Rejection of differences

If there is discrimination based on sex, age, religion or sexual preference in your job, it is a toxic job. If the situation gets truly unbearable, it is imperative to act. Tell a superior or human resources so they can take action. Unfortunately, the situation may stay the same, or even get worse. In this case, you may want to seek help and legal advice.

Of course, if you have been asked to forge documentation, if you have witnessed or been the victim of sexual harassment or any other type of violence at work, your work is not only toxic, that behavior is criminal.

Generalized absenteeism

Of course employees have to miss work every once in awhile because of an appointment, illness, or unforeseen event. But if there is an overall high level of absenteeism among workers, this is a clear red flag that their jobs are toxic.

And we’re not just talking about being physically absent, but also mentally absent. Being physically absent means absence from your position at least 3 days each month. The second is a form of mental absenteeism, where a person present in the office, but most of the time they are doing non-work activities.



A workplace.

No job security

If you are in a company where there are no possibilities to move up and no real career path for workers, your company is probably not looking out for your job security. They are probably focusing more on their own interests. Maybe they want to increase their customer base or save money. But by doing this, they overlook their employee’s needs.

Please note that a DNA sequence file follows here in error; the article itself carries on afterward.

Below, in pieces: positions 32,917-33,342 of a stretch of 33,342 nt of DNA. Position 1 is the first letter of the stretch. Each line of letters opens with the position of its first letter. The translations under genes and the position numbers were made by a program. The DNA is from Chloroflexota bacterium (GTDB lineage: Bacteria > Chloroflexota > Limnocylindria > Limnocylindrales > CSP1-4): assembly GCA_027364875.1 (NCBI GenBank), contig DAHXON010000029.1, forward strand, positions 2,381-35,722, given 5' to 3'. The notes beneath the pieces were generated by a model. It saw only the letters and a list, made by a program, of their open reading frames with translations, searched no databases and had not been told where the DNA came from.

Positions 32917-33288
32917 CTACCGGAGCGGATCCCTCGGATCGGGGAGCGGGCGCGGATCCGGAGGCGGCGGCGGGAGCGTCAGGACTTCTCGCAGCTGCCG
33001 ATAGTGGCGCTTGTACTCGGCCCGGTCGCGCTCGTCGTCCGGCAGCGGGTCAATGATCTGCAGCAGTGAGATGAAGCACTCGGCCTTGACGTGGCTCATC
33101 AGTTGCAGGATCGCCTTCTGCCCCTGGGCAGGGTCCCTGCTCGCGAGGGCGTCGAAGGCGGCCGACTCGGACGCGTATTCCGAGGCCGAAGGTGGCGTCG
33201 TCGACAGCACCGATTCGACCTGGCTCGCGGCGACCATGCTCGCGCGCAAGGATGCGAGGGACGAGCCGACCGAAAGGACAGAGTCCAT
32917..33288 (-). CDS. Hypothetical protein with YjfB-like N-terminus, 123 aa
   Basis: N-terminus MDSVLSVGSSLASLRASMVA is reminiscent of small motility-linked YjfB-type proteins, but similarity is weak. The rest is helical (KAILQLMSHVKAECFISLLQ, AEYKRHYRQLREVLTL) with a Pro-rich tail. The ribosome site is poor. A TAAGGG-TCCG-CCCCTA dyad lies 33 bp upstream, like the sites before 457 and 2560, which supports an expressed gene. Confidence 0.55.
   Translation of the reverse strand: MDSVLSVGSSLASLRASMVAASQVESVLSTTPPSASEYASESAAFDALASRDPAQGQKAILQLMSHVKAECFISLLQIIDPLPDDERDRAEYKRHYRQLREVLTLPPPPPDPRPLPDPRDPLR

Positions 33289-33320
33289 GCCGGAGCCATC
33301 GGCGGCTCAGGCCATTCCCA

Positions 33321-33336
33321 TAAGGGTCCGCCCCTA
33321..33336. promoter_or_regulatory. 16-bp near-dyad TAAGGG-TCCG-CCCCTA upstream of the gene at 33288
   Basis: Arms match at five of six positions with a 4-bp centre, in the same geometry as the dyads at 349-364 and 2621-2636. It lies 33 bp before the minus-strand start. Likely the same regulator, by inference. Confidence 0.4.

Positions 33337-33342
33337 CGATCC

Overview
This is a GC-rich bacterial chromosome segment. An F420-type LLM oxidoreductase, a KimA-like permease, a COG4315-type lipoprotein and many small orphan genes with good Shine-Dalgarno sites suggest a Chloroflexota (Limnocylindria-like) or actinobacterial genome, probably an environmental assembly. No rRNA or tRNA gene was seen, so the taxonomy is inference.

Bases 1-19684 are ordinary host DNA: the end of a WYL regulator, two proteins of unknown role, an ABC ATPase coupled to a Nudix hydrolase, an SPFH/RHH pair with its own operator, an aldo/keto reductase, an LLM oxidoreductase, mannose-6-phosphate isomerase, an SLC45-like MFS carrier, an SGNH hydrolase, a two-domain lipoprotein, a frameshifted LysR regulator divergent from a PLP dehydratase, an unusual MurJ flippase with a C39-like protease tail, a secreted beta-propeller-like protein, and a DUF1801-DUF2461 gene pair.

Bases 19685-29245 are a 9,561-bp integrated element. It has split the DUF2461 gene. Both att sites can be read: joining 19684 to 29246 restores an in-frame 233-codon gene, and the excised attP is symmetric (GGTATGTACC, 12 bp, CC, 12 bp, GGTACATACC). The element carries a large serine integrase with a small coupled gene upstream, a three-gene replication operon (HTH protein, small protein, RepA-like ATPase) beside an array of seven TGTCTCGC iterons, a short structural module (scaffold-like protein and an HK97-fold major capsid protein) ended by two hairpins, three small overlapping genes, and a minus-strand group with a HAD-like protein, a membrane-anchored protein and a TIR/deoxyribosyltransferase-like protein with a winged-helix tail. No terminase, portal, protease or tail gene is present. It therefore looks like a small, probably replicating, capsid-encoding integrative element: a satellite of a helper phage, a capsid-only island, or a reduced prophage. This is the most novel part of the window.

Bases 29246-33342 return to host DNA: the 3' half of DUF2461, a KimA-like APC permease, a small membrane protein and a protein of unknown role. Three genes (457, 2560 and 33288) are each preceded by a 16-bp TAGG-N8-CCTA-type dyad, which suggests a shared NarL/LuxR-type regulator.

In addition, the problem is compounded when there is no department or group of people in charge of worker welfare. In this case, if you are a person with initiative and you dare to take a step forward, express your disagreement and propose a solution.

Before leaving any job, even if you suspect that it’s a toxic job, it’s a good idea to try to fix the situation. Look for solutions through dialogue and agreement. If this doesn’t work after several attempts, then you should consider changing jobs.


All cited sources were thoroughly reviewed by our team to ensure their quality, reliability, currency, and validity. The bibliography of this article was considered reliable and of academic or scientific accuracy.

  • Hobbs, P. T. G. (1970). Motivation to Work. Journal of the Society of Dyers and Colourists.
  • Rashid, S., & Rashid, U. (2012). Work Motivation Differences between Public and Private Sector. American International Journal of Social Science. 10.1111/cge.12749
  • Daniel, T. A. (2009). Tough boss or workplace bully? HR Magazine.
  • Sverke, M., Hellgren, J., & Näswall, K. (2002). No security: A meta-analysis and review of job insecurity and its consequences. Journal of Occupational Health Psychology.
  • Loi, R., Ngo, H. Y., Zhang, L., & Lau, V. P. (2011). The interaction between leader-member exchange and perceived job security in predicting employee altruism and work performance. Journal of Occupational and Organizational Psychology.

This text is provided for informational purposes only and does not replace consultation with a professional. If in doubt, consult your specialist.